mask off, to the mask, jersey club, cultural appropriation

The New “Mask Off” Remix Shows Cultural Appropriation Still Matters

On Friday we finally got an official remix of Future’s omnipresent “Mask Off.” It’s not a remix in the sense of Kendrick dropping a hot sixteen on the original beat, but a sonic reconstruction by a producer pulling from a distinct musical tradition. Practically everyone knows Metro Boomin and Southside’s chart-topping original. Maybe less ubiquitous are the hundreds of unofficial Future remixes floating around the internet and in clubs, many of them created by people who specialize in Jersey club, a genre that thrives on repurposing popular rap and R&B records.

Now a producer has finally been given official permission to put a new musical mask on “Mask Off” to contribute to this larger conversation. But what we get is a color-by-the-numbers club remix, bed squeaks and all, courtesy of an overnight EDM celebrity who wears a giant marshmallow mask. He has nothing to do with the black, urban community the genre was birthed in, and this is exactly why cultural appropriation matters.

Sure, the business move for Future and his label is to get numbers, and this marshmallow guy is having his 15 minutes right now. But it’s unfortunate that the artist they chose simply cherry picks from a genre so deeply invested in this type of cultural exchange, specifically remixes of current rap hits. There are probably only two Jersey club artists even close to the level of the masked white man in question, but they’re certainly not headlining EDM festivals. Instead of choosing a well-known Jersey club artist from that realm like DJ Sliink or UNIIQU3, someone just takes the style and runs with it because it works.

The remix dropped a few days after The New York Times ran an op-ed piece called “In Defense Of Cultural Appropriation,” which used a photo of Elvis as its featured image. It was a pretty lazy piece of clickbait, arguing that that criticism of Elvis is meaningless, even if those terms were defined by racism. A white artist found timeless success with music from black communities when they couldn’t even drink from the same fountain and sold it to a white audience. But inequality between races still leads to similar incidents, which this remix is an example of. The article was an unfortunate post that only served to stoke further hatred: if you search #culturalAppropriation on Twitter right now, it’s full of wild racist, xenophobic, and bigoted posts. It also led to a parroting op-ed in USA Today, defining America as the land of appropriation and to get used to it.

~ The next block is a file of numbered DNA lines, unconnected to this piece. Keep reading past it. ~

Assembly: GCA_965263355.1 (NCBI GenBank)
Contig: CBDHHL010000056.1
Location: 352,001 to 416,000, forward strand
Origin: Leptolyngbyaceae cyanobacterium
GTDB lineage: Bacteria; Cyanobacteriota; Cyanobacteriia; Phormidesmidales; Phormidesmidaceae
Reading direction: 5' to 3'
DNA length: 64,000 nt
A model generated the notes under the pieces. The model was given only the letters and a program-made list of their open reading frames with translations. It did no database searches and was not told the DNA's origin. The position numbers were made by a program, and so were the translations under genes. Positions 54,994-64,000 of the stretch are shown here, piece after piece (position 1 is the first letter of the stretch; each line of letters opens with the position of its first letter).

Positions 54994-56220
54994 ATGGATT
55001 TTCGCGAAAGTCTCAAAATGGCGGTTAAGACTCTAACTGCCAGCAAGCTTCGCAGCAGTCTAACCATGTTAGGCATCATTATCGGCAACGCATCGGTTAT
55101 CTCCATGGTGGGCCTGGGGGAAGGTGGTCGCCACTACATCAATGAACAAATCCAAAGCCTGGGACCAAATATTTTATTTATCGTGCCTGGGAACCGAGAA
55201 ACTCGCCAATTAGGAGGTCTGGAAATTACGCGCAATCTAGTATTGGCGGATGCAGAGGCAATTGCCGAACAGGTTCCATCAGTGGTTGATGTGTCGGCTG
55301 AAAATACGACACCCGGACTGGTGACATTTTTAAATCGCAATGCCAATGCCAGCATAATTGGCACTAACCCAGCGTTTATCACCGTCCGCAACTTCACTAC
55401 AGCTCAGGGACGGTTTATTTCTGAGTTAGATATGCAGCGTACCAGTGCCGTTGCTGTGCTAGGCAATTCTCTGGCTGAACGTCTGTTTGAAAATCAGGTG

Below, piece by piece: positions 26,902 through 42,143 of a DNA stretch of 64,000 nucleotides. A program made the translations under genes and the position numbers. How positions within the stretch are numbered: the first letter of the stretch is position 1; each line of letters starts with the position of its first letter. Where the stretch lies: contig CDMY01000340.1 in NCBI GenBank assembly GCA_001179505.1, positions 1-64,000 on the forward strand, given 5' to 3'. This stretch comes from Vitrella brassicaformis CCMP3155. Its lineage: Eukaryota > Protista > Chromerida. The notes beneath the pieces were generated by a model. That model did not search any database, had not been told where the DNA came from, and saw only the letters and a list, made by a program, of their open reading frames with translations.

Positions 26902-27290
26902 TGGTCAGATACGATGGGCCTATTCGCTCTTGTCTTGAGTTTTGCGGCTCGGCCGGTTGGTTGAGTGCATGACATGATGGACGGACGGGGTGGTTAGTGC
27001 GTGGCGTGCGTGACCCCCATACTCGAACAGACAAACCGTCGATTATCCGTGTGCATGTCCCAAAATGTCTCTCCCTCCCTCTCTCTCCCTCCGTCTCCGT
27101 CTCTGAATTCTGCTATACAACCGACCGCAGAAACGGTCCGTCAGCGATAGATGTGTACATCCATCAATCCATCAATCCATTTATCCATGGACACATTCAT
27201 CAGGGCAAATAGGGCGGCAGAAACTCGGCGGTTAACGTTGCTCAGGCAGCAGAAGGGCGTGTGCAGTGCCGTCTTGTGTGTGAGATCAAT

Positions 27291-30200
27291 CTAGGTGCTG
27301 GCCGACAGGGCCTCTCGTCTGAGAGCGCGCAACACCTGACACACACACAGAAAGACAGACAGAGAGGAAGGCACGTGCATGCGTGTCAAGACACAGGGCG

It’s not as if The Times on a whole has an agenda. In the past week, there have been two other stories that actually explore the idea of appropriation more thoughtfully. One article compares historic images of Native Americans taken in the early 1900s, one by a native himself, another by a white man with significant financial backing. Then there was a piece featuring two separate writers trying to define the difference between appropriation and exchange. One writer even explores whether RZA was appropriating Asian culture in 36 Chambers, ultimately deciding it was too good to care, especially since it was coming from an artist who was underprivileged himself.

Jersey club is the perfect contemporary case study for appropriation. These are artists that don’t necessarily have the same education, technology, or industry knowledge of their European counterparts, for example, who could take that “new” sound as far as it could go without them. If there was no discussion about cultural appropriation, they could have run off with it all together without even thinking about it.

DJ Khaled and Drake’s “To The Max” is a recent track that exemplifies how complicated the issue really is. One Jersey club artist, DJ Jayhood, says that an uncredited sample of his was used on the track; but he considers it a good look because now people are talking about him. He also notes that he can’t be too mad considering the sound is primarily based around another regional urban dance genre called Miami jook. The sounds were so similar to other genres that even Chicago juke artists were claiming the style, and they weren’t happy. But Ice Billion Berg, one of Miami jook’s most visible artists, is cool with the song because Khaled has shown him support in the past, way before the track ever dropped.

But “To The Max” goes. The “Mask Off” remix does not. In the end, that might be the worst part of it all.

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